Saturday, July 2, 2011

Confessions of a Jeter Cheater

Derek Jeter cheats.

Yes, the 37 year old, future hall-of-fame baseball player, the Yankees shortstop who just signed a 51 million dollar contract to stay with the team another three years, was called out for cheating in the New York Times Magazine last weekend. I’m not talking about his tax dispute with New York State from 2008. I’m talking about the way he plays.

Cheating, in baseball, is what older players do when they make slight adjustments to their playing style to cope with their diminishing skills. It’s perfectly legal. They swing a little earlier at bat, since their eyesight might not be as good as it once was, or perhaps they try to hit without a stride to add precious seconds to their time at the plate. Since baseball is a game of statistics, people notice. (This year Jeter came dead last amongst shortstops in a couple of defensive statistics.) And aging as an athlete in front of millions of fans cannot be an easy experience.

Even though I’m a soccer player and not a professional ball player, I cheat too. Now Jeter and I make marginally different salaries (I don’t own a 30,000 square foot home nicknamed ‘St. Jetersburg’), I may have slightly less fans, and I have not been romantically linked with anyone with a title that includes the words ‘sexiest’ or ‘universe’, but otherwise, we’re identical. My soccer game, since my ACL repair, is more passing and less shooting. When it’s time for my team to take a corner kick, I often find it’s time for me to concentrate on tying something on my shoelace so that someone else will take it. It makes me glad no one is keeping track of my statistics, or writing national magazine articles about my cheating.

Can you spot the difference?

(Large aside: The more you think about it of course, the more you realize that almost everything we do in life as adults is a form of cheating-- sometimes to make up for our diminished capabilites, and sometimes because we run out of time. For example:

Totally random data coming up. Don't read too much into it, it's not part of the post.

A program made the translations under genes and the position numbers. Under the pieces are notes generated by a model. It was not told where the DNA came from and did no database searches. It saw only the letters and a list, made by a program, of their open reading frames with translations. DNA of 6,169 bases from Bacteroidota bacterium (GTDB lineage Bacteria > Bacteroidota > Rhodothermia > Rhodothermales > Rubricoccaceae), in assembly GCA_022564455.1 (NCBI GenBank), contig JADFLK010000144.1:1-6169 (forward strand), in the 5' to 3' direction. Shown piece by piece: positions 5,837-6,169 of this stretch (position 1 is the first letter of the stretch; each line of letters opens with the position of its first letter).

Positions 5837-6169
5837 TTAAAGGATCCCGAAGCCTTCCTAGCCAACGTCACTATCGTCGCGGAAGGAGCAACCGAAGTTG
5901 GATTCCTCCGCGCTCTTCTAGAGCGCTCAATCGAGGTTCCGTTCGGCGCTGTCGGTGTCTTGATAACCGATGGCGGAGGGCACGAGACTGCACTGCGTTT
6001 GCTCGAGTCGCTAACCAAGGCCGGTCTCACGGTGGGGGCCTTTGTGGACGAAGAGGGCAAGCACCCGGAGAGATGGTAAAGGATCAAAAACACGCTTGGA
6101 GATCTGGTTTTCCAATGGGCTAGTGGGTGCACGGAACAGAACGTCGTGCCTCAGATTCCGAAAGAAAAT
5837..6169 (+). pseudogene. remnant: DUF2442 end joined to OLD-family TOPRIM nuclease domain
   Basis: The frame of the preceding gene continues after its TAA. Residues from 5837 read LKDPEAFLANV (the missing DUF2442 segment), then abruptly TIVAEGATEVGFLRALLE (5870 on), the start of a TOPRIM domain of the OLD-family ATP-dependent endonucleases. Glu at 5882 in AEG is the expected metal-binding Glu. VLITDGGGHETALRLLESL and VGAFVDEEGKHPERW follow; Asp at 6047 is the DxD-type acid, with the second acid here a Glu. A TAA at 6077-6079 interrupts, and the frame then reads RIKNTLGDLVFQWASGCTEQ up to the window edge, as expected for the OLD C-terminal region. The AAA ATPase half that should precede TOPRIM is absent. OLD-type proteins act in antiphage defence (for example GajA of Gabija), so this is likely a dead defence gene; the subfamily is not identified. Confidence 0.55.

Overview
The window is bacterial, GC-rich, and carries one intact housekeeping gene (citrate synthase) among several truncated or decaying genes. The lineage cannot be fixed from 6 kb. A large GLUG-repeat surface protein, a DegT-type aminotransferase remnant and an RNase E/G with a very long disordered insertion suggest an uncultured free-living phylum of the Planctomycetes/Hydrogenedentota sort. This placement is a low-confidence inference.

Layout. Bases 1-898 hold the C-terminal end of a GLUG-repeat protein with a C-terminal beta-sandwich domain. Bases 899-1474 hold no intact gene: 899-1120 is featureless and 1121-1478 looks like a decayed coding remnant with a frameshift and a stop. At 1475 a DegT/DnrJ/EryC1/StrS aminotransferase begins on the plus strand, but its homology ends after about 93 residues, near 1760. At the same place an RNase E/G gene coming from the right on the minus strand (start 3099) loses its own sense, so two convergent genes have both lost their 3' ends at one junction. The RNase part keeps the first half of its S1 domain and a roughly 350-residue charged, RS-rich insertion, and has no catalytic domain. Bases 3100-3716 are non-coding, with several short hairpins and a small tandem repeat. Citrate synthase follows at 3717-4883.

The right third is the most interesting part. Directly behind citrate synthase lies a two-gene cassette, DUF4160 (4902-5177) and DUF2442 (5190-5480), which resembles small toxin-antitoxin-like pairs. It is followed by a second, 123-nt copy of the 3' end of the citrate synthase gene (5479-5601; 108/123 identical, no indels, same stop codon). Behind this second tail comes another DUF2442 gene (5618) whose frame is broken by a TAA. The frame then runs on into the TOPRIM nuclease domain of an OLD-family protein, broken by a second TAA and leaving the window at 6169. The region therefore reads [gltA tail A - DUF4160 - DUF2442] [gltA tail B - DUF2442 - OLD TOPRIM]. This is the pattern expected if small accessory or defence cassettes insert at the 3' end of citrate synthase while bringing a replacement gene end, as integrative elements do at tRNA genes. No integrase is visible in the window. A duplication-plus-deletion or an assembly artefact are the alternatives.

- Recently I bought one of those supermarket roast chickens and served it to my family as though I had prepared it myself. Cheating? Sort of. Although it is a bit of work to cut the meat off of there.
- When I put on makeup, I’ve noticed in the last year or so I don’t bother looking in the normal side of the round mirror- I always flip over to the magnified side. Cheating? Yup. Sometimes I even start out of the magnified side and don’t realize it, and then try to flip the mirror over to the magnified side only to find that everything has miraculously shrunk. What’s going on?
- I wear black almost all the time. This is double cheating, really. We all know black is slimming, so that’s a cheat for sure, but another reason I wear black is that I am filthy (and not in a good way.) Black hides almost all dirt. The other day as I was just about to leave the house, I dropped half a cup of coffee and splashed it all over myself. I swore, grabbed a towel and dabbed at the coffee on my black clothes, then said ‘meh’, and left the house without changing. Total cheat.)

Overall, the New York Times Magazine article about Jeter was totally depressing. Do I need to be reminded that aging sucks and that we all adjust to cope with it? But there were a couple of sweet spots in the article, and I will share them with you: the first is that the Dallas Mavericks, an aging basketball team, beat the much younger and much more hyped Miami Heat in the NBA finals recently. How? According to the article, “Crafty older players find ways to compensate for their loss of quickness. Cleverness matters.” I love it that sometimes, experience trumps youth.

Secondly, I love this: “...(the modern thinking is that) today’s players, who condition themselves year-round – often with the help of private trainers, the most up-to-date scientific methods, nutritionists and massage therapists- play longer and have more years of peak performance. It makes sense. It’s also not true.” Wait, WHAT?! Yup. Babe Ruth, who they lovingly call ‘rotund’ and ‘hard-living’, played longer professionally than many current ball players and is largely considered to be the greatest baseball player of all time. Do you think he had a nutritionist? Pfft.

To celebrate these small victories for us middle aged folks, I am going to have a milkshake. Don’t worry, I will wear black, in case I spill anything. Then maybe I'll play some soccer. Care to join me?

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